I'm very pleased to be able to share that this week, Bowel Cancer UK launched a fantastic but simple new tool that could help people that find themselves in the same situation as Marty did. The charity has collaborated with one of their supporters, Beth Purvis, to launch a symptoms diary for people that are worried about their bowel habits.
Research has shown that younger bowel cancer patients; like Marty, have a very different experience of diagnosis, treatment and care which is why this new tool will be so valuable to others.
If you are worried about your bowel habits, then download the symptoms diary and take it with you to your next GP appointment.
Read more about Beth's story and the aim of the symptoms diary below:
(Information has been taken direct from the charity website)
Beth was diagnosed with stage four bowel cancer at 37 years old. The main symptoms she experienced were constipation and diarrhoea with significant bleeding from her bottom. Her GP put it down to Irritable Bowel Syndrome (IBS), but Beth believes if she was keeping a diary of her symptoms her GP would have taken her seriously and referred her for further testing sooner. She may have been diagnosed at an earlier stage when treatment has the best chance of working and a greater chance of survival.
The symptoms diary, pioneered by Beth and supported by Coloplast, aims to help keep track of a person’s symptoms before they visit their GP. This will give a good indication to their doctor whether they need further tests. Patients may not remember all their symptoms during the short appointment so having something written down can be useful.
Every year almost 42,000 people are diagnosed with bowel cancer in the UK, making it the fourth most common cancer and second biggest cancer killer. However it shouldn’t be because it is treatable and curable especially if diagnosed early. Although bowel cancer is more common in the over 50s it can affect people of all ages, more than 2,500 people under 50 are diagnosed with the disease in the UK every year.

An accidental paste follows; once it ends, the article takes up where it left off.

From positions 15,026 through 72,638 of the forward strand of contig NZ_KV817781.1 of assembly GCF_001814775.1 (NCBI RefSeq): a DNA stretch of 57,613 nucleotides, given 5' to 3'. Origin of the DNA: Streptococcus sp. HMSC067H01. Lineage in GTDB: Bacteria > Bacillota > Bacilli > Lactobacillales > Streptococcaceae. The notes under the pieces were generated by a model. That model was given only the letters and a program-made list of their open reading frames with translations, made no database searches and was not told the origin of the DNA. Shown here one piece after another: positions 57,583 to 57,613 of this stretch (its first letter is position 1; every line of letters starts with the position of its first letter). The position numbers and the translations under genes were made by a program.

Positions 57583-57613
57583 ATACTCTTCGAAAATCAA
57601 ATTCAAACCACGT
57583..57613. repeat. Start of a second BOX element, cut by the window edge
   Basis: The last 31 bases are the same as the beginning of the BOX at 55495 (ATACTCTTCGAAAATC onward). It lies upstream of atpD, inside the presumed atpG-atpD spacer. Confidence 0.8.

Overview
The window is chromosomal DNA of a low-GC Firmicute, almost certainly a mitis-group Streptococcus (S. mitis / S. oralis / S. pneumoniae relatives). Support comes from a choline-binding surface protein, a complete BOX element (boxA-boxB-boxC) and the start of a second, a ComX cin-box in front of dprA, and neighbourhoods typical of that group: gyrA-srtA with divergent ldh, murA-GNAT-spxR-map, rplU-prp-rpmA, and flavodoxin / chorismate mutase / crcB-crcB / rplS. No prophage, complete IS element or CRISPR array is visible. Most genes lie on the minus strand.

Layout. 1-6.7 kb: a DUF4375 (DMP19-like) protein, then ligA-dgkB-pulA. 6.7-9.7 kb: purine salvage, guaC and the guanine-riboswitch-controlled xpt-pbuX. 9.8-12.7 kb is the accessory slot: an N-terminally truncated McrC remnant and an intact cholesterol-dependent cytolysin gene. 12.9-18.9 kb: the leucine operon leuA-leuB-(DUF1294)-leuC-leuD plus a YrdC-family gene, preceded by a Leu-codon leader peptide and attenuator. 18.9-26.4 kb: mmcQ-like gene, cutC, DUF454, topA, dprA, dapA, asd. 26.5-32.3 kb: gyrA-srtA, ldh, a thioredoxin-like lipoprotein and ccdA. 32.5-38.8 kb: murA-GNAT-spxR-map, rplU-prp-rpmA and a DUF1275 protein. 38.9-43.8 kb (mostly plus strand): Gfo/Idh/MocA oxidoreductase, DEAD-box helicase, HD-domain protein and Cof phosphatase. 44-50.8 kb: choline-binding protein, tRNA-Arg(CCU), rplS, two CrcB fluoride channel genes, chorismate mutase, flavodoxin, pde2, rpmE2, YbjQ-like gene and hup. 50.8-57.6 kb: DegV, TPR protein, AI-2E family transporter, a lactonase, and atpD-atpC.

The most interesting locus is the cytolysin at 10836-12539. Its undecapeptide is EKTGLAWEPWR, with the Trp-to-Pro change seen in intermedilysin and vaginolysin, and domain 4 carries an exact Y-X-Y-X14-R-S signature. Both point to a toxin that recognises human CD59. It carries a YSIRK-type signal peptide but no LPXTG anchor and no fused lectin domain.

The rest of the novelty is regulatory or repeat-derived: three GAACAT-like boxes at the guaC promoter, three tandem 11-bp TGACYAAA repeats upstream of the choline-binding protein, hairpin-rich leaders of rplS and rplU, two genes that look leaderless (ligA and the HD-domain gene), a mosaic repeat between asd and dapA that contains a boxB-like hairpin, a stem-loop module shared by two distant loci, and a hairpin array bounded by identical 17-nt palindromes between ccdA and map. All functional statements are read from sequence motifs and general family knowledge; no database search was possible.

Beth Purvis says: “I spoke to my GP two years before my diagnosis but was told that it was probably IBS. They just told me that I should try and live with it if I could but to come back if my symptoms got worse. I was in so much pain that I went to A&E and was diagnosed with stage three bowel cancer.
“I had surgery to remove the tumour followed by chemotherapy for six months, but suffered from severe damage to my nerves, which has still not gone away. The following year a routine scan revealed spots on my lungs and I’m now diagnosed at stage four and have been told I’m now considered incurable. I have had surgery on my lungs to remove the tumours and I’m back on chemotherapy in the hope that the treatment will prevent further spread and keep the cancer at bay to extend my life.
“I hope this symptoms diary will help to either rule out bowel cancer or that a person will be diagnosed with the disease early when treatment has the best chance of working.”
Lauren Wiggins, Director of Services at Bowel Cancer UK, says: “We’re delighted to work with Beth on this symptoms diary. It’s for people that are worried about their symptoms and want to keep track of them before they visit their GP. Most people with bowel symptoms don’t have bowel cancer, but if you have one or more symptoms, or if things just don’t feel right, visit your GP with your completed symptoms diary."
Blog - Never too Young
This blog is to carry on Marty's fighting spirit and help raise awareness of bowel cancer to others. It is also a place for you to share any of the things you have done or are doing in memory of him.